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Although the Author of the following Pamphlet prescribes constantly for all diseases, yet it is in the treatment of that lingering complaint, Consumption of the Lungs, that he has the most abundant cause for satisfaction; for this, if he may be allowed the expression, is his favourite disease; he has for many years past devoted every moment of his leisure time to an investigation of it, with a view to discover more certain means of cure than those which have hitherto been generally practised. He trusts that he has succeeded in his task, for he has been enabled to bring to a successful termination cases which had bid defiance to all the usual remedies, and which had been pronounced incurable.

It is a fact that the number of deaths arising from Consumption is now greater than ever, and is still daily on the increase throughout England. We may see Patients on every side gradually pining away and sinking into the grave in spite of all that can be done for them by the common routine of practice, even under the most skilful and attentive hands, for the fault is


in the established mode of treatment, not in the ability of the Surgeon or Physician; but the Author is confi, dent, from an intimate acquaintance with the disease, that many of them might be saved, if a different sys. tem were pursued, particularly at an earlier period of the complaint; for, as every one must undoubtedly know, the sooner we attack it with efficient means, the greater is the chance of cure. Truly does Armstrong, in his admirable poem on the Art of preserving Health, declare

“Millions have died of medicable wounds." Being convinced, from ample experience, that he possesses the means of rendering extensive service to Invalids of this class, Dr. Carr has had it in contemplation, ever since he took his degree as a Physician, to make the success of his plans more generally known, through the medium of the press, as a duty which he owes to society; for to possess the power of alleviating distress and not to exercise it, appears to him a crime of the most selfish description. Under this impression he has printed the following little Tract, as the most suitable mode of carrying out his intentions. At first he thought of giving merely a relation of cases, but, on further reflection, he has deemed it more useful to write some general observations, to shew the world that Consumption is not incurable, when proper means are resorted to—that in the majority of cases it may be radically overcome—and that when the disease has advanced too far to be retarded, it may still be divested of its more painful and aggravated character. Three Cases, however, are added at the end, in order to shew the efficacy of the system,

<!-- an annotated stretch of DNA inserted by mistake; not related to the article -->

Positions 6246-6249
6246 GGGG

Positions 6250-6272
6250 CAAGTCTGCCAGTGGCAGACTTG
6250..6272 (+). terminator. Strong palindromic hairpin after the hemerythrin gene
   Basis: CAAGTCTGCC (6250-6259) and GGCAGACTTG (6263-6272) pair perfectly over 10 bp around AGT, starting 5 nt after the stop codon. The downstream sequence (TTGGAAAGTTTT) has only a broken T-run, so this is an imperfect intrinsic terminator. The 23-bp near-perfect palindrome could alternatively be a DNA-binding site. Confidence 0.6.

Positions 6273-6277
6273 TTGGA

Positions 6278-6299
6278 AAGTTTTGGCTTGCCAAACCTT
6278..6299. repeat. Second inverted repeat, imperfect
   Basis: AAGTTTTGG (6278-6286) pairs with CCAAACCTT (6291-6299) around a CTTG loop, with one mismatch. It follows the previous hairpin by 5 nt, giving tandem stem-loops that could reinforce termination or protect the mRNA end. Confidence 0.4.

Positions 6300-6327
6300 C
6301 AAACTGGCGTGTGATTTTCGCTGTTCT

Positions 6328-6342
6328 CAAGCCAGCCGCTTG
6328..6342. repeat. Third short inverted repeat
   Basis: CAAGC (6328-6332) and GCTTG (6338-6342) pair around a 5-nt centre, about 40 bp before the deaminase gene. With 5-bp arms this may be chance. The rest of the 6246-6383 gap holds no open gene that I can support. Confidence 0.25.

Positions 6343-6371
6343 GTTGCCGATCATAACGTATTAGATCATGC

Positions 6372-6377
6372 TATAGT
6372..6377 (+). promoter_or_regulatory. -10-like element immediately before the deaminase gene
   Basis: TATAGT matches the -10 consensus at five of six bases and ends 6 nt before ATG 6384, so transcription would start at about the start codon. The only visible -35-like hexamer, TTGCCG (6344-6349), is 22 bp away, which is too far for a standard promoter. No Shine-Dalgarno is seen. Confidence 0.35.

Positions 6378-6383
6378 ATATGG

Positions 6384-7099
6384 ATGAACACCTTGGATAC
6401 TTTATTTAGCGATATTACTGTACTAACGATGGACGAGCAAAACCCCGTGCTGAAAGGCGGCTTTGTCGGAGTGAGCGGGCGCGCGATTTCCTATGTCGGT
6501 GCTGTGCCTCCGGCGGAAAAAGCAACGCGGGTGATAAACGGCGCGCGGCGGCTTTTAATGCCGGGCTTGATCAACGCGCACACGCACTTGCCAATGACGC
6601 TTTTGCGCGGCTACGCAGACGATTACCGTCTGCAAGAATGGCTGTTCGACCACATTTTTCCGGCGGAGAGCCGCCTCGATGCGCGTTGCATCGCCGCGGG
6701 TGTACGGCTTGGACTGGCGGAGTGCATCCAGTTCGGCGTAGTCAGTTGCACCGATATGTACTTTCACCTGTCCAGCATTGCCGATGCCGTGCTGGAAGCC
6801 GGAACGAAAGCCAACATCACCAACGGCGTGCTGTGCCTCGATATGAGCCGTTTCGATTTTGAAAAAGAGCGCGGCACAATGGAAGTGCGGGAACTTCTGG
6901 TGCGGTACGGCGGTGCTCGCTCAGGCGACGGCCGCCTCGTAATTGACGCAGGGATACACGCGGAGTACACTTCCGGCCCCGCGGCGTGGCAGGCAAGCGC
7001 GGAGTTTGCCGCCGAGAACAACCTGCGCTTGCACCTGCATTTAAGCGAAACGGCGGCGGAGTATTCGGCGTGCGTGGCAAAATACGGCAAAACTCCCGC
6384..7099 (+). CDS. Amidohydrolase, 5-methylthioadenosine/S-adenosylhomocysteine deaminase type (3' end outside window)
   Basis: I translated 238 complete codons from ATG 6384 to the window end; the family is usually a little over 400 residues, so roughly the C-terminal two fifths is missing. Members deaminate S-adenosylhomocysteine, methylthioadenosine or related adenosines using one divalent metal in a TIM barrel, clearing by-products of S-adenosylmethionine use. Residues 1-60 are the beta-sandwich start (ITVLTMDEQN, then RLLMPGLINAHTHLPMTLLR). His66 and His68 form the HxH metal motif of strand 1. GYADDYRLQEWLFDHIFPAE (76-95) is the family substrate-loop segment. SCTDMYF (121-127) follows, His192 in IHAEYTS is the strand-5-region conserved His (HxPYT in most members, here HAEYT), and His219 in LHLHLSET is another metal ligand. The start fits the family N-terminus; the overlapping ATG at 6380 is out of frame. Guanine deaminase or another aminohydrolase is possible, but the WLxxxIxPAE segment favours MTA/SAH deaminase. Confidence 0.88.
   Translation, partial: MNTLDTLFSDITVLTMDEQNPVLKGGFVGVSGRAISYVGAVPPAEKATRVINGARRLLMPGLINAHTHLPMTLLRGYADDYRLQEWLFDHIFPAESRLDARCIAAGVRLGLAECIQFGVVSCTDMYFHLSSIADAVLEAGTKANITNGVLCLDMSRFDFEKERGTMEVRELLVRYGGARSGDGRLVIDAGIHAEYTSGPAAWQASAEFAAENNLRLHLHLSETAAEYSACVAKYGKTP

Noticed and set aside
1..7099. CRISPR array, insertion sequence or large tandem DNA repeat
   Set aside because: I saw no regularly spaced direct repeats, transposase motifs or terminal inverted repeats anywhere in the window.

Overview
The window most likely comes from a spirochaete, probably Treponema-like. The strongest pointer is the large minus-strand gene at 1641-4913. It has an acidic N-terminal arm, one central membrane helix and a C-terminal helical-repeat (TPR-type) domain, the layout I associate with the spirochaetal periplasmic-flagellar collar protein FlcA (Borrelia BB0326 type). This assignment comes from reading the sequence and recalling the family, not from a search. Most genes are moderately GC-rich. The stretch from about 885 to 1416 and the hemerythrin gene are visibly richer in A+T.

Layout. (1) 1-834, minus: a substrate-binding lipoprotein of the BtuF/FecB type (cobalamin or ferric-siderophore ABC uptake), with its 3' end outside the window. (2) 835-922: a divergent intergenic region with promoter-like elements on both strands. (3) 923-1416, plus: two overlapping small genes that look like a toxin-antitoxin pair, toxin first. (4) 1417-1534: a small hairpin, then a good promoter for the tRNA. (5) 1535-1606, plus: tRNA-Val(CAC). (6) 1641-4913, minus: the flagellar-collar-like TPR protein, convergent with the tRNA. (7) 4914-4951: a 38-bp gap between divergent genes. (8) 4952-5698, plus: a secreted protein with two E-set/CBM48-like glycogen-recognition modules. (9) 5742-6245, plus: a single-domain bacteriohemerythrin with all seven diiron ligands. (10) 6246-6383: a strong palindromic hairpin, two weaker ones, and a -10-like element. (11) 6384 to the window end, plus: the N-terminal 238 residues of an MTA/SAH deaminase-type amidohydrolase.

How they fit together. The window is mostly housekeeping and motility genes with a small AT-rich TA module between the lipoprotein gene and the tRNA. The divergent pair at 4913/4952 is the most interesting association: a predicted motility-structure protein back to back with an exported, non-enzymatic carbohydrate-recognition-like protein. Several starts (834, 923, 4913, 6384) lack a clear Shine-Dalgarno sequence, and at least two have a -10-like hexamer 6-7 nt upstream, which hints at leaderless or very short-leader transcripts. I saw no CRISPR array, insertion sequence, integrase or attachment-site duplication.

Asthma, and long standing habitual Coughs, which tear the Patient, as it were, to pieces, and render life a misery, are treated precisely on the same plan, and with the same beneficial results. Comfort and ease are made to take the place of difficult breathing, and that sense of suffocation in the chest which is so distressing.


May be consulted every day (Sundays excepted) at bis residence, Fakenham, on any disease incident to the human frame.

Letters of consaltation immediately answered.

Fakenham, Norfolk,

October, 1844.

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